Jennifer Tilly plays Violet, a former waitress who is now the girlfriend of mid-tier mafia goon Ceasar (Joey Pants), though we soon come to learn she is essentially trapped in a cycle of holding court with a number of Ceasar’s associates within the mob. Looking for a way out of this life which denies her any number of freedoms, not least among them her sexuality, Violet seduces ex-con Corky (Gina Gershon), who has taken up employment as the mafia’s property maintenance expert, and together the pair hatch a scheme to relieve Ceasar of the $1m+ he and his associates have just recovered from an accountant on the skim.

It is a simple enough setup, satisfyingly executed, and remains so today even on re-watch number X, and there is still a sense in which this remains my favourite of the Wachowski’s movies. Somewhat sensationalised at the time, and subject to the late 90s, early 2000s scourge of “Uncut Version!” DVD sleeve proclamations, Bound’s fleeting portrayals of intimacy between it’s two female leads was always overblown, an artefact of its time augmented by Tilly and Gershon’s obvious appeal to the male gaze and subsequent accusations of lipstick lesbianism. Swap either female lead for a male character and neither the setup nor the supposedly explicit content would have given cause for anyone to bat an eyelid. Still, if sensationalism helped bring this movie to the attention of a broader audience then fine, for it was and is a good movie.

With a small cast and only two main locations, namely “a gangster’s apartment” and “the apartment through the wall,” it would be really easy for Bound to come across as stagey, but the notion never really crosses my mind during viewings as there’s enough of interest going on in terms of camerawork and sound design to distract from a script that could easily be retrofitted to resemble a Mamet play.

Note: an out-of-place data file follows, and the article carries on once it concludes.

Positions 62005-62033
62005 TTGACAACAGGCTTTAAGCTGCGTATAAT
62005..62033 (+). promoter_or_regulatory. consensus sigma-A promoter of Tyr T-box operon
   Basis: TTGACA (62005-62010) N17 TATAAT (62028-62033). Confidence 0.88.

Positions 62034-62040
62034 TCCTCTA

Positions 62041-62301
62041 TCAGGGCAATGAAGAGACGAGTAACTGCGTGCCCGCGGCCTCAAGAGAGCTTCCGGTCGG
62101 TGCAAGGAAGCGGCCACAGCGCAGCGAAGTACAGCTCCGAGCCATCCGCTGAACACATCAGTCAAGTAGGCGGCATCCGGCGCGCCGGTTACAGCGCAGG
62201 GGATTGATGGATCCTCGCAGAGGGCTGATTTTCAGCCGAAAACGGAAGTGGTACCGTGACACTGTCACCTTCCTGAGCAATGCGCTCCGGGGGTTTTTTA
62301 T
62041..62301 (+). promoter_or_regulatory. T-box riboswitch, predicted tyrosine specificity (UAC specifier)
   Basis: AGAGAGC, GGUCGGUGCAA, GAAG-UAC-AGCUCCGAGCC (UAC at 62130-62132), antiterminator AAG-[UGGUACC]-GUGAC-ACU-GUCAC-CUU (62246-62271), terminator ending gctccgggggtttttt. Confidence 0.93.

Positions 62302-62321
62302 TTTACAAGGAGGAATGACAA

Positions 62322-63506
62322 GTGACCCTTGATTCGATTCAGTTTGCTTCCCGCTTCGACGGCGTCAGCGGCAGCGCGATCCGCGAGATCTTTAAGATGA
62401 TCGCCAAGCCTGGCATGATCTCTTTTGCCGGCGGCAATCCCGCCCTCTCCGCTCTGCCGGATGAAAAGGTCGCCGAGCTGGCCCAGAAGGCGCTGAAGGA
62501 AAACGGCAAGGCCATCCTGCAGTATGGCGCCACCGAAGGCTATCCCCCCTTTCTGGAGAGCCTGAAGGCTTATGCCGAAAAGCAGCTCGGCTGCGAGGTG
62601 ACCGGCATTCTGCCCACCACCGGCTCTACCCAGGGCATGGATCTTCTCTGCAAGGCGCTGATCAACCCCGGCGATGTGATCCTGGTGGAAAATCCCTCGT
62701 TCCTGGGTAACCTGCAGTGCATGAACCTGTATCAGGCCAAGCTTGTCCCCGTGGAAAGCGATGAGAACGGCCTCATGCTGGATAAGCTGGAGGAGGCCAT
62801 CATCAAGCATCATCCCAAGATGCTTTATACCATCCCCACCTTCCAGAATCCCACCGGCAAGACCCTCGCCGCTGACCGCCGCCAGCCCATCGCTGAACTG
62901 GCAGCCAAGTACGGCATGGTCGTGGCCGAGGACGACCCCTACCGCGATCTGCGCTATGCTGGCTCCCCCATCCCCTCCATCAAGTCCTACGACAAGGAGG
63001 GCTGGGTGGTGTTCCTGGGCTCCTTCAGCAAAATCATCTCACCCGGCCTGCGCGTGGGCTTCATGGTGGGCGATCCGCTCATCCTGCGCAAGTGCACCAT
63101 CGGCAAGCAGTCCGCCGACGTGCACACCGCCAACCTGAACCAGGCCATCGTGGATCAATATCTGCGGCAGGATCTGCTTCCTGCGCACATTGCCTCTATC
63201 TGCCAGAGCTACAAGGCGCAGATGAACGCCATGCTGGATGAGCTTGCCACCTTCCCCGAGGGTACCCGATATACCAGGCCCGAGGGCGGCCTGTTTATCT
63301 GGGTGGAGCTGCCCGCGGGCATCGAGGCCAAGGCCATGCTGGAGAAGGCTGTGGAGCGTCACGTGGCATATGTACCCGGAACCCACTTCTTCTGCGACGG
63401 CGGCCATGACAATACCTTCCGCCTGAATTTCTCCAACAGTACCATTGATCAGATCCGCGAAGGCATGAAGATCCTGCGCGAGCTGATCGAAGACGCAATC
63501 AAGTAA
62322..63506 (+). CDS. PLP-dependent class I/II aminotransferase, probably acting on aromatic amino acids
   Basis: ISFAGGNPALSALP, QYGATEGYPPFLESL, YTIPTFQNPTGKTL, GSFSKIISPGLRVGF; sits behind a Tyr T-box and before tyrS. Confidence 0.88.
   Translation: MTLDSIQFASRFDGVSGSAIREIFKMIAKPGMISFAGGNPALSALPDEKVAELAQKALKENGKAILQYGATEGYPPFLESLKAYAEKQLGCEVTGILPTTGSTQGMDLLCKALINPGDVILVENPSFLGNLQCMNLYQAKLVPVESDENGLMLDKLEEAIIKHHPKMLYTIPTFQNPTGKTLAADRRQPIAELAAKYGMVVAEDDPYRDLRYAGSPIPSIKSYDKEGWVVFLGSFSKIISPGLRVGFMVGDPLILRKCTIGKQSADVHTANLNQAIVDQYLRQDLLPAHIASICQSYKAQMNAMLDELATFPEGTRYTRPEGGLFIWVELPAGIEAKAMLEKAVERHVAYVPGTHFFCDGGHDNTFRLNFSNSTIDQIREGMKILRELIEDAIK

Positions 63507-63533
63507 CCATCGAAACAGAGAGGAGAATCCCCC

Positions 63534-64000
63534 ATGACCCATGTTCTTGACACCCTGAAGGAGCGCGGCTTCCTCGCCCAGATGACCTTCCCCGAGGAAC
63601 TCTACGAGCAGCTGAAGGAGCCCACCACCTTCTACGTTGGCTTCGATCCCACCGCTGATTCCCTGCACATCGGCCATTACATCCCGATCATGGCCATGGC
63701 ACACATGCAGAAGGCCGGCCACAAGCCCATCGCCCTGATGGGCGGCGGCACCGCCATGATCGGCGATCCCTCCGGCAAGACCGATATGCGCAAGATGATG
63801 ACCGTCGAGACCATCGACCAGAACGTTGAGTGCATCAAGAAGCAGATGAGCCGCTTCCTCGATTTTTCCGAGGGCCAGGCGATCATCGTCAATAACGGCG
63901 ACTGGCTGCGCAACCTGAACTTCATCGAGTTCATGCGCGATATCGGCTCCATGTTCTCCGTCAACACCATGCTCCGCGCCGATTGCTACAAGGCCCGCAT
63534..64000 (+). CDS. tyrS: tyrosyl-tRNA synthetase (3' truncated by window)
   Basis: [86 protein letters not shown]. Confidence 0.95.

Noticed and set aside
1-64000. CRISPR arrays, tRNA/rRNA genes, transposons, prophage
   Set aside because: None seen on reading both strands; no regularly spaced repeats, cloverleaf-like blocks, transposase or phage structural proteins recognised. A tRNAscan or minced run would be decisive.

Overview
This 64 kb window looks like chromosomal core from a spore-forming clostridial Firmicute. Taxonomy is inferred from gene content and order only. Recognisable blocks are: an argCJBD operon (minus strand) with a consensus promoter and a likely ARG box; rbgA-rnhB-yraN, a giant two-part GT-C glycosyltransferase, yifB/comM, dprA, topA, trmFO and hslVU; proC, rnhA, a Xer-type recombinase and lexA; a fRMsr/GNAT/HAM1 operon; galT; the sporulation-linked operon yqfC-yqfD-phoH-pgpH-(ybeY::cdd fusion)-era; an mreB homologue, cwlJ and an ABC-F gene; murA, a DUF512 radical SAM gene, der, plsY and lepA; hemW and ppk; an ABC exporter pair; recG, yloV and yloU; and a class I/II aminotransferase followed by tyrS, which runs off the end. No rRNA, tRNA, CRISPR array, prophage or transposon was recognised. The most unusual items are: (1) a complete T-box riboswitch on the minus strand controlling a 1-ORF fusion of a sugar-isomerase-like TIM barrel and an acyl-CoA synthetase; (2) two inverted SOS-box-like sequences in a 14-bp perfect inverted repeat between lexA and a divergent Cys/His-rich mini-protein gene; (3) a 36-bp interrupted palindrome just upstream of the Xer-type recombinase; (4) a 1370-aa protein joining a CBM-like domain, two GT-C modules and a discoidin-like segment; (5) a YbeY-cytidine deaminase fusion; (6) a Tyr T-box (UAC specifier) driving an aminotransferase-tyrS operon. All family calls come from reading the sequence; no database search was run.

The performances are pretty solid throughout, though we’re dealing with characters and a world so detached from my perspective of day to day reality that I’m loathe to call judgement on their authenticity. If I were in the business of quantifying mafia cliches then I’d say I find Joey Pants engaging enough, but this is Tilly and Gershon’s show, and I really enjoy their performances here, at least partly because we have not one but two leads from a part of society which was until very recently cripplingly under-represented. I don’t know that either Tilly or Gershon was afforded much opportunity to demonstrate their talent until this point, and I have a narrow range of depressingly predictable assumptions as to why that probably was. I would have liked to have seen them afforded more high profile roles in the years following, but for either actor I could count on the fingers of one hand the number of times I have come across their billing in the quarter century since.

As a calling card I think Bound holds up pretty well, and if it were true that this was essentially a demo reel then it’d be safe to say Warners got a bit of a bargain. Either way an interesting piece of low budget filmmaking, and one which, owing to its two leads, still feels surprisingly contemporary.


We round things off today with a trip to Arctic Norway, Tromsø in fact, where the 17-year-old girl Tanja has been found murdered. Jonas Engström (Stellan Skarsgård) and Erik Vik (Sverre Anker Ousdal) are called in to investigate from down south, meaning that they’ll have to get used to the midnight sun of a city that never sleeps, unless they buy very dense blackout curtains. Sadly, their hotel did not, so Jonas struggles to rest, which I hope doesn’t affect his performance or judgement.